3 lessons from a highly successful database migration and modernization

3 lessons from a highly successful database migration and modernization

Migrating from chaos to consensus

Check out the full video of Spreedly's talk at RoachFest 2023!

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Modernizing the data layer in your stack can be hugely beneficial. But it can also be difficult and, if approached in the wrong way, very high risk.

So how do you do it right? At Cockroach Labs’s Roachfest 2023 conference, Spreedly Senior Software Architect Scott Traver shared three major lessons the B2B payment orchestration company learned when migrating its system from Riak and Postgres to CockroachDB.

Before we get to the lessons, though, here’s how that migration actually looked:

spreedly’s data architecture was greatly simplified by the migration

And because Spreedly approached it in the right way, they didn’t just modernize and simplify their data stack. According to Traver, as part of the migration they were also able to:

  • Remove three custom codebases, two databases, and three protocols
  • Reduce the total amount of data stored by the system
  • Enable multi-region localization with high-availability
  • Enable data retention policy
  • Enable batch and bulk workloads
  • And much more!

So how did they do it?

Lesson 1: De-risk the migration by taking it slow

While some companies make database migrations out of necessity, for Spreedly, it was more about being responsible. They wanted to move to modern, scalable data architecture before their existing system hit a bottleneck that impacted their customers. That meant that they were free to approach the migration project cautiously – an approach Traver recommends for reducing risk.

Spreedly adopted what Traver calls a “source of truth” migration strategy. Since they were migrating from a schemaless database to a relational one, they needed to model their data. So they created a side table with keys and type, operating CockroachDB alongside their production setup, which allowed them to separate the migration of data from the activation of the data. This allowed them to move more cautiously, monitoring and easily being able to roll back if issues were discovered without having to take the system offline.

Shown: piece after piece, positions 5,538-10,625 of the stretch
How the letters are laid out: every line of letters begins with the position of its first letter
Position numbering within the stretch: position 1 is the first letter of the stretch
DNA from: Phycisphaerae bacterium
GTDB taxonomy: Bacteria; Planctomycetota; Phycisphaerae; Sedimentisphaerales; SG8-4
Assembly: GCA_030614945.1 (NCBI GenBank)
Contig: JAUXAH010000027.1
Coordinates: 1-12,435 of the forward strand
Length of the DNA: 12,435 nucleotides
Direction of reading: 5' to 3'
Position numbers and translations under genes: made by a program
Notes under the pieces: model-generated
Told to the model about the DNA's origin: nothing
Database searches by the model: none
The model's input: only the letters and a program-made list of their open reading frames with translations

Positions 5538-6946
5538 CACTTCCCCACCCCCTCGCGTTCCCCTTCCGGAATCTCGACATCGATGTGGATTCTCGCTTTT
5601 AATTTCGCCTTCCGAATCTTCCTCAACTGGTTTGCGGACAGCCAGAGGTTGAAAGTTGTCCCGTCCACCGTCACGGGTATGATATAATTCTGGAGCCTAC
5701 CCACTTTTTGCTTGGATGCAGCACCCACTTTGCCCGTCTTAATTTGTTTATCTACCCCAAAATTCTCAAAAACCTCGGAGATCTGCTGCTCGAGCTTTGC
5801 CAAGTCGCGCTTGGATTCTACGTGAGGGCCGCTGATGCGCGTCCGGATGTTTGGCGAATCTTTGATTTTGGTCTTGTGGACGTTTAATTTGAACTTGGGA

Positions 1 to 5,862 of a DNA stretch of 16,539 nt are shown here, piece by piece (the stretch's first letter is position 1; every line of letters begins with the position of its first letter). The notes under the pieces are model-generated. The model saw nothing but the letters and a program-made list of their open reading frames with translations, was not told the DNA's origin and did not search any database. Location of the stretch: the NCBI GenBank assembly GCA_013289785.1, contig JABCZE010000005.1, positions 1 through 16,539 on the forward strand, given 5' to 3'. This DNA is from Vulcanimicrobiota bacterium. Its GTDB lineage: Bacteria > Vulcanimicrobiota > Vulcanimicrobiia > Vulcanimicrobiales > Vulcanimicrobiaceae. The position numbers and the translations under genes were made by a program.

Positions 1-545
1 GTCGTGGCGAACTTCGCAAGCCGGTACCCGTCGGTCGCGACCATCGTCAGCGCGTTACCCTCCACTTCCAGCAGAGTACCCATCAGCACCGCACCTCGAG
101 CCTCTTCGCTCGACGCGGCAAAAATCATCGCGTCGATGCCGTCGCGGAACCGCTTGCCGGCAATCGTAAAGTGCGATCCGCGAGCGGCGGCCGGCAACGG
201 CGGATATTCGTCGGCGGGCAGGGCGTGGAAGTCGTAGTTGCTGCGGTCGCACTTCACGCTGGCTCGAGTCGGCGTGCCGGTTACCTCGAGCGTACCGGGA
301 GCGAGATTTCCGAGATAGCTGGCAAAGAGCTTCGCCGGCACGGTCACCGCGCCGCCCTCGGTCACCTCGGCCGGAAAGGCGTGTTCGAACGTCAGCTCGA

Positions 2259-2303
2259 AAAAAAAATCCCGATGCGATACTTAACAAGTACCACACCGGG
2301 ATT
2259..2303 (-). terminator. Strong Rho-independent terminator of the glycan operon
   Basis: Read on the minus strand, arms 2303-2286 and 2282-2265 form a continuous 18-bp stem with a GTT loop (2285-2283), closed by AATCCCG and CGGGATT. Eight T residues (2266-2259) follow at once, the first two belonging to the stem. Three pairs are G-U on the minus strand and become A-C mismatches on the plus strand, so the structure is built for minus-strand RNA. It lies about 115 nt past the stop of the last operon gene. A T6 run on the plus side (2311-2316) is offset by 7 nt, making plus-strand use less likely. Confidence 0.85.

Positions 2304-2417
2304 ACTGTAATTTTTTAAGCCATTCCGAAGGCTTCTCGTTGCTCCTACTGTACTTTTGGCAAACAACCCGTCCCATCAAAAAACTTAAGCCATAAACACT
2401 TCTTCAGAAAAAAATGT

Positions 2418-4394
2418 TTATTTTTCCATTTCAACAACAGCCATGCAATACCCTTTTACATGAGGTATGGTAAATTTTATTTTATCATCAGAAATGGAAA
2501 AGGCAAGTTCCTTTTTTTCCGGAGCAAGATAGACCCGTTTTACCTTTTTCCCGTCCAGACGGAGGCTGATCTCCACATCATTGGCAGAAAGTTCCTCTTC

This approach proved fruitful. For example, Spreedly discovered that their application-generated UUIDs had a temporal element to them that would have created hotspot ranges in CockroachdDB. Letting CockroachDB auto-generate UUIDs eliminated this issue and improved write performance (since each node can generate its own UUIDs without requiring confirmation from other nodes). And since their application traffic hadn’t yet been migrated from the old system to CockroachDB, this lesson did not come at the cost of experiencing the slower performance first.

Lesson 2: Don’t migrate data you don’t need to migrate

When they decided to migrate, Spreedly’s decision to take things slow didn’t just reduce risk. It also allowed them to take a step back and look at their data holistically. In doing so, they discovered inefficiencies that they realized could be addressed as part of the migration process.

For example, one subset of the data they collect needs to move efficiently through the system but does not need to remain in the primary application database forever. With their old system, the buildup of this no-longer-useful data was unavoidable. CockroachDB’s built-in row-level time-to-live and change data capture features allowed them to pass this data from the database to downstream systems (Kafka) and then subsequently have the data expire via TTL, reducing the clutter of useless data and improving performance.

This would not have been possible if they had not taken the time to review their data systems and evaluate their actual needs. Instead of copying everything over from the old system to the new one, they were able to build a more efficient system.

Lesson 3: Your data is an ecosystem, not a single database

Another important lesson, according to Traver: “CockroachDB does not need to solve all of your problems.”

“One of the things that Spreedly likes most about CockroachDB is what it isn’t,” he says. “Changefeeds admit that CockroachDB may not be the best […] data warehouse or analytics database, but they give you the tools for CockroachDB to be a team player within your business’s larger data ecosystem. That was really key to finishing this migration in a successful way.”

In other words: when you’re migrating, find the right tools for the job and make sure that they will play nicely with each other and any future tools you might want to integrate, rather than trying to find a single tool that does everything.

Watch the full talk to get more of Spreedly’s migration insights:

About the author

Charlie Custer github link linkedin link

Charlie is a former teacher, tech journalist, and filmmaker who’s now combined those three professions into writing and making videos about databases and application development (and occasionally messing with NLP and Python to create weird things in his spare time).

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